This traditional 'vendeglo' or local, family-run eaterie, dates back to 1948 and has been renovated to keep all the original features such as the wine bar in the cellar where you can see the cave walls (Buda Hill is almost hollow and riddled with caves and passages).
Diners enjoy Hungarian home cooking on red checked tablecloths and, while munching, admire the Pest Buda carpets; vignettes of old Budapest life which have been scanned in and made into wallpaper.
One of the favourites on the menu is 'kenyer langos' (a kind of 'bread flamed doughnut') advertised as Hungarian pizza and a substantial lunch of oven baked dough with Magyar toppings of sausage and lecso (ratatouille), duck breast and spinach or tomato and tangy sheep's cheese.
Pest Buda Vendeglo Bistro
Fortuna utca 3, Castle District, I. Budapest
Open daily 11.00-24.00
Metro to Moszkva ter (now called Szell Kalman ter) then Varbusz (Castle minibus) up the hill.
Google map: bit.ly/r3QEyc
Located next to the super-cool DiVino wine bar on Pest's trendy Szent Istvan ter (square), this cooling ice cream parlour serves up unusual and delicious ice creams.
The name 'Rosa' is not for nothing: the scoops for the cornets are artfully fashioned to resemble a blooming rose!
It might seem a bit kitsch, but actually it is beautifully done and the ice cream flavours are imaginative with such gorgeous creations as poppyseed (a Hungarian dessert favourite), lemon and basil, an authentic banana (usually a tricky ice to get right), and rich, dark chocolate.
1052 Budapest, Szent Istvan ter 3
+36 70 930 227
Google map: bit.ly/qiXR6j
DiVino is Budapest's latest uber-cool wine bar, found on the swanky, renovated square in front of the mighty Szent Istvan Basilika (Saint Stephen's Basilica).
It's connected to the fashionable Tigris restaurant and the class just oozes from every angle: from the sleek, chic, minimalist decor that lets full attention focus on the beautiful young things posing elegantly on low pinewood stools, to the endless list of wines and tasty, but pricey, nibbles, chalked up on the large blackboards above the bar.
The borbar (winebar) highlights 26 talented young Hungarian winemakers and a different winemaker is featured every week.
When I visited on opening night at the end of May, the winemaker to watch out for was Csaba Miklos and the coolest drink was a sparkling rose called Frici from the Gere vineyards. Refreshing, innovative and very, very hip. Just like DiVino.
Liszt Ferenc tér (or Franz Liszt Square) is party central in Budapest. It is a tree-lined pedestrianised area in the heart of Pest, located in the VI district by Oktogon.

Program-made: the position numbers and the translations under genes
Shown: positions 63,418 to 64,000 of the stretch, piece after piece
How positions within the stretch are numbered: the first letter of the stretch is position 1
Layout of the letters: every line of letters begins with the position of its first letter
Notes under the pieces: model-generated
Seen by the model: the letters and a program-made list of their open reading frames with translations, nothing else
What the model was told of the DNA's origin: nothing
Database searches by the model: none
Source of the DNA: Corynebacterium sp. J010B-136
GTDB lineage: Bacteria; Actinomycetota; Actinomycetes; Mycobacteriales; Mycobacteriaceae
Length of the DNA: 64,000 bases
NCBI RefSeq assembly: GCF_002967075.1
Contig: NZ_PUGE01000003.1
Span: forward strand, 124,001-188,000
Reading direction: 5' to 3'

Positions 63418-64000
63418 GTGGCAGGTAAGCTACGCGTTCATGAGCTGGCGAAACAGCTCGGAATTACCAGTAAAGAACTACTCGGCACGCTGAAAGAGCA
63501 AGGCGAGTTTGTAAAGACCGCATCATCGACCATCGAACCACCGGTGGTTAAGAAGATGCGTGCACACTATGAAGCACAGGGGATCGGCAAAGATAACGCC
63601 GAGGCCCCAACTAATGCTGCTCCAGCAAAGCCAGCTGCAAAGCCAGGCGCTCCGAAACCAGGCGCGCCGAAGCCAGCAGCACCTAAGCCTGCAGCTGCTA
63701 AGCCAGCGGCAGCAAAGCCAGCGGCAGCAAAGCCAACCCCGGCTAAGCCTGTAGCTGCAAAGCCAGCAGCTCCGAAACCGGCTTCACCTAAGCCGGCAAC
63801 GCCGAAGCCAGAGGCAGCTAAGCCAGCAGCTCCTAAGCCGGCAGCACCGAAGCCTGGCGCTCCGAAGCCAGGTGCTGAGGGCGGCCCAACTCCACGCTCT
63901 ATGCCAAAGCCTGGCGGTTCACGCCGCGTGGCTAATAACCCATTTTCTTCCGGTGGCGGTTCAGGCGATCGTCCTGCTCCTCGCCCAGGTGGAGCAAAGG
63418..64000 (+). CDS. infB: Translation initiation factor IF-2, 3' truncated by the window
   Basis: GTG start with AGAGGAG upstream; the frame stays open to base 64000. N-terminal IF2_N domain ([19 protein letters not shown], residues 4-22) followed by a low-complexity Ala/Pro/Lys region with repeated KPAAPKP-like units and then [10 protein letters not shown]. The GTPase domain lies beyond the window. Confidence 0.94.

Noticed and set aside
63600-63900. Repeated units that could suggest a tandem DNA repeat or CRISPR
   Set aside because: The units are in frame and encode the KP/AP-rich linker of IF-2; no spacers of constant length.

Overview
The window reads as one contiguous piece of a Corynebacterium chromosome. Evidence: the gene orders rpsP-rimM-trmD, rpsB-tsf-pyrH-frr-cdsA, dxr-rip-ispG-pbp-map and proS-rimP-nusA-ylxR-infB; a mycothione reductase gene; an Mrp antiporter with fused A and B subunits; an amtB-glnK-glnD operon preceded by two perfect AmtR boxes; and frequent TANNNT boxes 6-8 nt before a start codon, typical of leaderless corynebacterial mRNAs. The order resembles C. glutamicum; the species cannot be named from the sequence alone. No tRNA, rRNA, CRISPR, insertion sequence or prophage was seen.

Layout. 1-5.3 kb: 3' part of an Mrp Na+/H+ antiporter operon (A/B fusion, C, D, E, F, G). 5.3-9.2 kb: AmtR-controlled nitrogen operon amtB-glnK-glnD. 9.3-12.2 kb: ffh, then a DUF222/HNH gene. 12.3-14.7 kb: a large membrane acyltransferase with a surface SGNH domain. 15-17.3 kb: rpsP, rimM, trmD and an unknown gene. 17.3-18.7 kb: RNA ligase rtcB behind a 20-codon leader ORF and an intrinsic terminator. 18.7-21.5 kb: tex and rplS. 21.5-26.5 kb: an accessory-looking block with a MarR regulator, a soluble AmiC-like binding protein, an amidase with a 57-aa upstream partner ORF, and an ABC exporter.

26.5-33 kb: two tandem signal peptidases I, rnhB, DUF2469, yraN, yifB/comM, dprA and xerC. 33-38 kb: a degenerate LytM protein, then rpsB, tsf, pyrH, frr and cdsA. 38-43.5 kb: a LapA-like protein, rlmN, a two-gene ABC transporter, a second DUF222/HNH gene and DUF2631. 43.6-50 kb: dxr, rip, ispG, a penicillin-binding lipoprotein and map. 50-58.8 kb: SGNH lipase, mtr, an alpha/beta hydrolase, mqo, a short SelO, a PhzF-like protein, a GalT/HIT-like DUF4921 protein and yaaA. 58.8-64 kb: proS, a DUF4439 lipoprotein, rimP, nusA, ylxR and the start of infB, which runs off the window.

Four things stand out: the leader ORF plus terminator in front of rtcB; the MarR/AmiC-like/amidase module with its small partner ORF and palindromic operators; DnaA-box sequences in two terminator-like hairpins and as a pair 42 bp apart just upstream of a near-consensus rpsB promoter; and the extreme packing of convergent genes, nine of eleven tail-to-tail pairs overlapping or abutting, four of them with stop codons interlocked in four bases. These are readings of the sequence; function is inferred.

During the warmer spring and summer months, the square is packed with beautiful people and tourists sitting in the bars, cafes and restaurants and filling the terrace areas. You can do this in winter too, as all the cafes have huge heaters. Every kind of cuisine, cocktail and coffee is served here from pizza at Pompeii to retro Magyar dishes at Menza to French style at Cafe Vian to Cuban at Buena Vista cafe. There's also an Incognito jazz cafe, Karma restaurant for good vibes and a late night drinking den at Mediterran.
Liszt Ferenc tér
Metro No 1 (little yellow underground - Kisfoldalatti) to Oktogon, tram 4 & 6 to Kiraly utca or Oktogon.
Google map: bit.ly/hRTKZE
To celebrate 200 years since the birth of 19th century Hungarian composer Ferenc Liszt, Budapest's Ferihegy International Airport changed its name in March 2011 to Budapest Liszt Ferenc International Airport (Hungarians write the surname first, and Franz is Ferenc in the Magyar tongue).
Budapest Airport has two main terminals: Terminal 1 (closer to the centre in an older, original building) serves all low-cost carriers.
Terminal 2 is further away from the city, in the village of Vecses, and divided into 2A, with flights to/from Schengen countries and 2B, serving all non-Schengen destinations, such as the USA.
Budapest Liszt Ferenc International Airport
Tel: (+36-1) 296-7000
The airport is located approximately 10 miles from the city centre.
Terminal 1 is easily reached from the centre on a fast rail link costing about £1.
Terminal 2 is further away, and can be reached by taxi, airport minibus service or metro to Kobanya-Kispest station and then bus.
Google map: bit.ly/g6qOS3
Bock Bistro is a great restaurant serving traditional Hungarian cuisine with the perfect local fine wine to accompany the food. József Bock, one of the founders, is a legendary wine maker so you can be sure of the quality of the reds on offer here.
Csalogány 26 is an upscale restaurant named after its address, but also csalogány means 'nightingale'. Delicious meals prepared in a kitchen with a video link to the front of house so diners can check on the preparation. A bit gimmicky but fun. Upscale dining in a classy setting.